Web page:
Double your outdoor fun: Buy a hunt/fish combo license!

PHOENIX — With the approaching elk and pronghorn hunt application deadline, this is a time when many hunters buy their license.

If you’re someone who typically buys only a hunting license (or an angler who only buys a fishing license), you’re missing out on one of the BEST DEALS around. Consider buying a hunt/fish COMBO LICENSE this year and double your outdoor fun!

A combo license costs Arizona residents $57—only $20 more than buying just a hunting or fishing license. It includes all the privileges of a general hunting license as well as fishing privileges for state waters and Community Fishing Program waters, and privileges for trout, two-pole and Colorado River fishing. Nonresidents can buy their Arizona hunt/fish combo license for only $160.

During the next month, there should be some hot fishing for yellow bass and crappie – both are excellent table fare. Hot spots for yellow bass in Arizona are Apache, Saguaro, and Canyon lakes in the Tonto National Forest. Prime waters for crappie are Roosevelt, Bartlett and Alamo lakes.

If you haven’t already purchased your license, you can conveniently buy it online 24/7 or when you are submitting your elk/pronghorn draw application.

So make it a COMBO LICENSE this year and be ready for your upcoming hunting and fishing adventures!

Online applications for 2018 elk/pronghorn hunt draw are due by February 13

PHOENIX — Although the deadline to submit paper applications for the elk and pronghorn antelope hunt draw has passed, you can still apply online. The deadline to submit online applications is 11:59 p.m. (Arizona time), Tuesday, Feb. 13, 2018.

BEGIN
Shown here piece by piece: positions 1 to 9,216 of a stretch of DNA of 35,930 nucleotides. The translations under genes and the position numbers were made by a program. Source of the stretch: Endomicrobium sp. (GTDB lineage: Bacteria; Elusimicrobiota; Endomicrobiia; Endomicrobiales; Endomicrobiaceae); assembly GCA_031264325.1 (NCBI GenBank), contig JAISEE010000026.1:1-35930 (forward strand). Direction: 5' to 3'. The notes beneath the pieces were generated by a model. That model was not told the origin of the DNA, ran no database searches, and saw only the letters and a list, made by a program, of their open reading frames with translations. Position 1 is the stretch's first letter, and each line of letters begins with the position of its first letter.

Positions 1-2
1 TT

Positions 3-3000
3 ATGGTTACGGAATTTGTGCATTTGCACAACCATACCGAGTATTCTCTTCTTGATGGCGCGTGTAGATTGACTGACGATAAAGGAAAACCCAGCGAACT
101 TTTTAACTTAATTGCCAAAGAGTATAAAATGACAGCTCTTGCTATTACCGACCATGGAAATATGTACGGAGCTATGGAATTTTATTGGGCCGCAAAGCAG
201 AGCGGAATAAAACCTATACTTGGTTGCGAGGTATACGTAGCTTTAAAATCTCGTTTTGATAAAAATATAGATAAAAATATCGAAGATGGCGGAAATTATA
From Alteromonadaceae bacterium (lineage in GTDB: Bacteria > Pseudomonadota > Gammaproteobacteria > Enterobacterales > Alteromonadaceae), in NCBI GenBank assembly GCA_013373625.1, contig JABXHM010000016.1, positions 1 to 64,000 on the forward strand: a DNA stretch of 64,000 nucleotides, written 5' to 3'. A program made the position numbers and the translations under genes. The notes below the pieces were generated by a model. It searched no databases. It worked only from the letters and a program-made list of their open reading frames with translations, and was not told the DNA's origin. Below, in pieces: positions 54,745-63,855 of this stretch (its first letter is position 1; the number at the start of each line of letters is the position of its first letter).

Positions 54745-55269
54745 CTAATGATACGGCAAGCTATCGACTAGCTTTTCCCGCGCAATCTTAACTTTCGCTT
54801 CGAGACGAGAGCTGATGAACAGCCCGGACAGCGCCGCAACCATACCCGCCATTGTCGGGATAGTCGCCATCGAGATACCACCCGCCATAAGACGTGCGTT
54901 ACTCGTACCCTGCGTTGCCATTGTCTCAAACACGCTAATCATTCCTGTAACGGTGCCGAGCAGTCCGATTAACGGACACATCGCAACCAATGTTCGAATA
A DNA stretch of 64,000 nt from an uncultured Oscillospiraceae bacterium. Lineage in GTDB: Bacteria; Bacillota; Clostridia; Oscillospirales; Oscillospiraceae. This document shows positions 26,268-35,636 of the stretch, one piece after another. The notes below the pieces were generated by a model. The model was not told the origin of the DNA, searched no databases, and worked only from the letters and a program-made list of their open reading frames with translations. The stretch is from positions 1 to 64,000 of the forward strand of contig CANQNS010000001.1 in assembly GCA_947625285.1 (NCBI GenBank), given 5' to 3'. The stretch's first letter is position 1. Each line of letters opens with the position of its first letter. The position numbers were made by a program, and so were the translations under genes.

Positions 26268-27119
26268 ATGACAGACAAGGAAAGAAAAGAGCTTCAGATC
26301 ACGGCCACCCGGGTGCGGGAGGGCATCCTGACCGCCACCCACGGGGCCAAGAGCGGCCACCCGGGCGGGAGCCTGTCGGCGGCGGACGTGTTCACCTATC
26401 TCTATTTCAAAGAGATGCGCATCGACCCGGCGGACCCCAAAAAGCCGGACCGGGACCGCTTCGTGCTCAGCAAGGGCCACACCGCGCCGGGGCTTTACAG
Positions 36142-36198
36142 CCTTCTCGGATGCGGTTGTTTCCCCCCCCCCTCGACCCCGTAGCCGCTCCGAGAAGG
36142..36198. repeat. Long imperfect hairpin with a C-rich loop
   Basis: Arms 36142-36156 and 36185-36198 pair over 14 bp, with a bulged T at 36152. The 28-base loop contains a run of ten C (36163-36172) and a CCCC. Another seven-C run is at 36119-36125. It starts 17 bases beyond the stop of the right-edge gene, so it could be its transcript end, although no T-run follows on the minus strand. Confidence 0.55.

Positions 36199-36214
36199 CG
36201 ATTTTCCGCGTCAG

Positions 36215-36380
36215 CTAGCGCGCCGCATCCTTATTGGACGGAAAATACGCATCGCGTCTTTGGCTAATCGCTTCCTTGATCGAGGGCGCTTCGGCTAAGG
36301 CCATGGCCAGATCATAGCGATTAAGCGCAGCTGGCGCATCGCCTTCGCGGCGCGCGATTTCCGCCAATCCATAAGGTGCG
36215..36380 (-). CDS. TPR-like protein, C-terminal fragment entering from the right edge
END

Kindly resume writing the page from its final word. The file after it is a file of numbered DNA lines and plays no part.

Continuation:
To apply online, visit and scroll down to “Apply for a Draw.” For an overview of the online application service, including license requirements, applying for bonus points and payment information, see Page 10 of the “2018 Pronghorn Antelope and Elk Hunt Draw Information” booklet. Printed booklets also are available at all Game and Fish offices and license dealers statewide.

The department encourages all applicants to sign up for a free AZGFD portal account. The portal allows customers to create a secure account where they can manage and view their draw applications, license history, bonus points, gain access to their “I Support Wildlife” membership and more, in the “My AZGFD Dashboard” section. A portal account also provides convenient access to the online license purchase and draw application systems.

It’s easy to create an account. Just click on “My Account” in the upper right-hand corner of the AZGFD home page and then select the “Register” option, filling in the requested information. A portal account is mobile-friendly, so customers can view their information on their smartphones.

AZGFD is dedicated to assisting applicants with the online process. All department offices are equipped with customer computers that can be accessed from 8 a.m. to 5 p.m. Monday through Friday. Customer service representatives can be reached by calling (602) 942-3000. As a reminder, customer service representatives will be available to provide assistance only until 8 p.m. February 13. (deadline day).

A valid hunting license (or combination hunting and fishing license) is required to hunt wildlife in Arizona. No one under 14 may hunt big game without having completed a Hunter Education course. While it is not necessary for anyone 10 to 13 to complete a Hunter Education course before applying for a hunt permit-tag, these courses fill quickly. Consider registering now by visiting or calling 623-236-7239.

Arizona elk heading east to West Virginia

FLAGSTAFF — In late February, dozens of elk from Arizona will be establishing a permanent change of residency more than 2,000 miles away.